“Jacqueline Atterberry, 51, had her townhouse built in 2007 in the Cascade area of south Atlanta and moved in the following spring. ‘I was so excited, the first in my family to be a homeowner,’ she said. ‘And of course, everything went bust a month or two later.’”

“With prices dropping, homes around her falling to foreclosures and her interest rate climbing, Atterberry negotiated a loan modification to cut her payments. Despite losing a job, she kept making those payments. But she still owes $110,000 — about twice the current home value. The state’s new program holds out hope, she said. ‘I really like my home. I can’t imagine walking away.’”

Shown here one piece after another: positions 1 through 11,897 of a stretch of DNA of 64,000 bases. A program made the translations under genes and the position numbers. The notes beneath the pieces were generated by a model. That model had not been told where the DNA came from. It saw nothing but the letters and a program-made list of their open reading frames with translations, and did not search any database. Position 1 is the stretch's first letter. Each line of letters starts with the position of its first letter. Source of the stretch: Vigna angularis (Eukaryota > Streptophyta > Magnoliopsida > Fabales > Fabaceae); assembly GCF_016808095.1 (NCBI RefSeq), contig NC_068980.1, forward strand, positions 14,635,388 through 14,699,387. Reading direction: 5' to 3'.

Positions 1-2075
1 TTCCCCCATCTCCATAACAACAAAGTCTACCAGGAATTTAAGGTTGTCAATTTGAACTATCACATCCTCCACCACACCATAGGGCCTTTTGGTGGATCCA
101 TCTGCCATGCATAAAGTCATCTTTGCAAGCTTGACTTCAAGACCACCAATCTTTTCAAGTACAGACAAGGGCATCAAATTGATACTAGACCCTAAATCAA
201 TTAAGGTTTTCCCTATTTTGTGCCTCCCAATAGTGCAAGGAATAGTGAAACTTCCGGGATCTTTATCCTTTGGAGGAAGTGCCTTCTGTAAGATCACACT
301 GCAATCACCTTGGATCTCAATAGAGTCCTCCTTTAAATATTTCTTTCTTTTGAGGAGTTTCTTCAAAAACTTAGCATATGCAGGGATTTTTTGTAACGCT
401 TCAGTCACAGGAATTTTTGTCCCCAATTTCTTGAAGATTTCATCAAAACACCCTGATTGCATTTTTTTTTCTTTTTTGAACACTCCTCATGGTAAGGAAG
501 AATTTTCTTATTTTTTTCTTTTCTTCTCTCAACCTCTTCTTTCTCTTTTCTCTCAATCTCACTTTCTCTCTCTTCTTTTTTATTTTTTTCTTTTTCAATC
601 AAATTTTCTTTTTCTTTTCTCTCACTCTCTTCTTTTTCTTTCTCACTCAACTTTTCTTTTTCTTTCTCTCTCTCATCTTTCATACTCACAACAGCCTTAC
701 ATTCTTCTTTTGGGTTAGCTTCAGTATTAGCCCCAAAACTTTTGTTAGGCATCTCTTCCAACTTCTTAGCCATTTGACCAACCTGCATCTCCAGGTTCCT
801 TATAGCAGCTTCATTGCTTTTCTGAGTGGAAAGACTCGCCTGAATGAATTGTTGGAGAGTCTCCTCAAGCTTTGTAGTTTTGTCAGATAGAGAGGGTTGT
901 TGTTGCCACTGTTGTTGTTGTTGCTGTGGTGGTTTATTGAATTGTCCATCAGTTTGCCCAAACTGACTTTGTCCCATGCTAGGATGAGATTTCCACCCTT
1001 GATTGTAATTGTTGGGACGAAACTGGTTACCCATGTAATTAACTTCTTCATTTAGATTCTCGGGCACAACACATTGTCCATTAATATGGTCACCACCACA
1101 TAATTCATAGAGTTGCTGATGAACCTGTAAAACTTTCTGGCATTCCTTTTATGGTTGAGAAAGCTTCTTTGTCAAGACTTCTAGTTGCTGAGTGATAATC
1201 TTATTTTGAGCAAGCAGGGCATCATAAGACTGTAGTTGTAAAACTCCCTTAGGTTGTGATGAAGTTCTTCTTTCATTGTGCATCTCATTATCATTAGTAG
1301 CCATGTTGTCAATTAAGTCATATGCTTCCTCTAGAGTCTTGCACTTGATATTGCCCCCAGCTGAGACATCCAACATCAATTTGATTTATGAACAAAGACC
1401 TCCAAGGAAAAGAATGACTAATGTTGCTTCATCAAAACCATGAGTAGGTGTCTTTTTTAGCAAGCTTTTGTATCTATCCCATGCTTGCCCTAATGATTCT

Investors Have Taken A Bath

A report from Domain News in Australia. “Sydney’s hot property prices and tight rental market have been described as a tenant’s nightmare. But in some suburbs, landlords are reducing their rents to secure a tenant. Sixty kilometres south-west of Sydney CBD, one landlord recently dropped the advertised rent on a three-bedroom house in Narellan. Rented out in 2013 for $430 a week, 22 Mowatt Street was re-advertised last month for $420 a week, Inglis Property Macarthur senior property manager Fia Foglia said. ‘We had no inquiry, no one at the open homes, where six months ago we usually had people queuing up … for a nice, clean rental like this,’ Ms Foglia said. It finally rented after just one person applied.’”

“‘We’ve got another [rental] that has been vacant for six weeks in Oran Park at $550 a week,’ she said. ‘It’s a hard pill for landlords to swallow that they have to drop their rent from $550 to $500.’”